JOHANNESBURG: The South African rand languished near a two-week low against the dollar in early trade on Wednesday, and traders said the currency would probably test weaker levels amid negative risk sentiment.
Local trade has been taking direction from the battered euro currency, as investors dump riskier assets and push into the relative safety of the US dollar.
Analysts say as long as Europe's crisis remains unresolved, any risk appetite is unlikely to last for long.
Domestic consumer inflation, due at 0800 GMT, is seen to have crept higher and breached the top of the central bank's 3-6 percent target, touching 6.2 percent in November, suggesting prices may be rising faster than the central bank expected.
Inflation was at 6 percent in October and the bank has predicted a 6.3 percent peak in the first quarter of next year.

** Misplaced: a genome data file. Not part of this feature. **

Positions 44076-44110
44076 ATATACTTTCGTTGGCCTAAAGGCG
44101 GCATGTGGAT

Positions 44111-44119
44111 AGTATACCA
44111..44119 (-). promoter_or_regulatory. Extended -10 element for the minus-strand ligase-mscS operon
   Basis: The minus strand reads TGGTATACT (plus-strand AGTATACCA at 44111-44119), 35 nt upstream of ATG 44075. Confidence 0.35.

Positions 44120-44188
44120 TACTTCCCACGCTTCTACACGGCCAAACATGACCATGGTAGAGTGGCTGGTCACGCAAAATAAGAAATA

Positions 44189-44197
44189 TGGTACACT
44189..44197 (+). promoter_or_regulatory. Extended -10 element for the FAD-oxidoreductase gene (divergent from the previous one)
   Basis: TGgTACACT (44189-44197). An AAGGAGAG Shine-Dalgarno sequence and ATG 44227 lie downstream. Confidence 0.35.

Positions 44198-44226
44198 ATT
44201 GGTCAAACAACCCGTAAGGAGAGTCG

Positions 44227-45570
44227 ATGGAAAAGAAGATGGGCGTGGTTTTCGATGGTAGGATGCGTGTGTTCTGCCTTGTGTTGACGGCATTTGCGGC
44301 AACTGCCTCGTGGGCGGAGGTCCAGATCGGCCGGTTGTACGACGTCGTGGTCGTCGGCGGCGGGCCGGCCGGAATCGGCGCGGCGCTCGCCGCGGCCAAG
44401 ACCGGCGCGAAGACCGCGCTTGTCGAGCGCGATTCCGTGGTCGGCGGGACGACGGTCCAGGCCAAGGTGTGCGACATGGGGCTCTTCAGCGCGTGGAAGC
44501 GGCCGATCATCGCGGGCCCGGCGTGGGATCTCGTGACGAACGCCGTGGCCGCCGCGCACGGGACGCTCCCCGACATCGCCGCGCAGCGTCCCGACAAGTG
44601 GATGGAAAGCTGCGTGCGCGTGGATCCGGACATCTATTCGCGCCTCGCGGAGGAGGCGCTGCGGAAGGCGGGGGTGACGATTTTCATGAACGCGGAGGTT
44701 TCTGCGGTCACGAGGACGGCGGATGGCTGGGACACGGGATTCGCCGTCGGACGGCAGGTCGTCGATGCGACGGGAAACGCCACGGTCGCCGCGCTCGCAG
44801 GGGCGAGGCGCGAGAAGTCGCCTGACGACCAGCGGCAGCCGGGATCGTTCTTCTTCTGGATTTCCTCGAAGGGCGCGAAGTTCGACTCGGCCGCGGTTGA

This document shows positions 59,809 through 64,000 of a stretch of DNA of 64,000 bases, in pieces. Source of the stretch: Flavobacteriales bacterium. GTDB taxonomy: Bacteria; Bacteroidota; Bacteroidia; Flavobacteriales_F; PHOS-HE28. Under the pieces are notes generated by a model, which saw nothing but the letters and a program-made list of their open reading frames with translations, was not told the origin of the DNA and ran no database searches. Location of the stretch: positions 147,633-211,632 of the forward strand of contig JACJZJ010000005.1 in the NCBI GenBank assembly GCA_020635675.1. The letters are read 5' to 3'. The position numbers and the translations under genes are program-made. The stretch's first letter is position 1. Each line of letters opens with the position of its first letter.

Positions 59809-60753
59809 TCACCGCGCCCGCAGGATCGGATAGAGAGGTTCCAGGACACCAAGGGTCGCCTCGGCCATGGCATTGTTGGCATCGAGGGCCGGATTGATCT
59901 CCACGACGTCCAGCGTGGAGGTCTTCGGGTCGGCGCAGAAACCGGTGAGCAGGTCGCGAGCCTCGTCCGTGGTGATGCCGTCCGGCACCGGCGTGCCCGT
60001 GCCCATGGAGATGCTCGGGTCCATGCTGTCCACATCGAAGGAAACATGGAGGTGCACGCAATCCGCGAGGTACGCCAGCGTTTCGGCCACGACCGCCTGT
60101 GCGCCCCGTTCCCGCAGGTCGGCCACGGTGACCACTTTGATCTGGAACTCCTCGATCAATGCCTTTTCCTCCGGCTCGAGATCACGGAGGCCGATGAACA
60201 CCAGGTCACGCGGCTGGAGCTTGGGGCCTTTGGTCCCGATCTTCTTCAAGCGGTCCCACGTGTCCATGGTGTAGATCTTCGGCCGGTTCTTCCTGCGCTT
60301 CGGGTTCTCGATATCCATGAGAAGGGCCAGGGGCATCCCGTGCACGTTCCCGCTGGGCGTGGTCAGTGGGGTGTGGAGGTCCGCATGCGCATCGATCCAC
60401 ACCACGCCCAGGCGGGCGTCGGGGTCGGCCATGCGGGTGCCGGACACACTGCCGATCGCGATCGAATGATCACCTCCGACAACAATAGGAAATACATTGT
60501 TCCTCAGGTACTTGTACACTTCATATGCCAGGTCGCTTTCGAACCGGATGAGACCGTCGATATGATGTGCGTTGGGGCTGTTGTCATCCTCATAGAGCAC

The rand was 0.36 percent firmer at 8.3300 against the dollar by 0646 GMT near a two-week low and compared to the close of 8.36 on Tuesday.
"The biggest risk to the rand remains the potential deleveraging from offshore investors and as such we suggest buying dips for the 8.45/8.50 target," said Brigid Taylor of Nedbank Capital, adding market participants lack serious conviction, due to the coming holidays.
Government bonds continued their weaker trend with the yield on the four-year bond up 6 basis points to 6.96 percent, and that on 15-year rising 5 basis points to 8.635 percent.
South Africa's government has finished its fixed income bond auctions for the year, the next auction is scheduled for Jan. 10.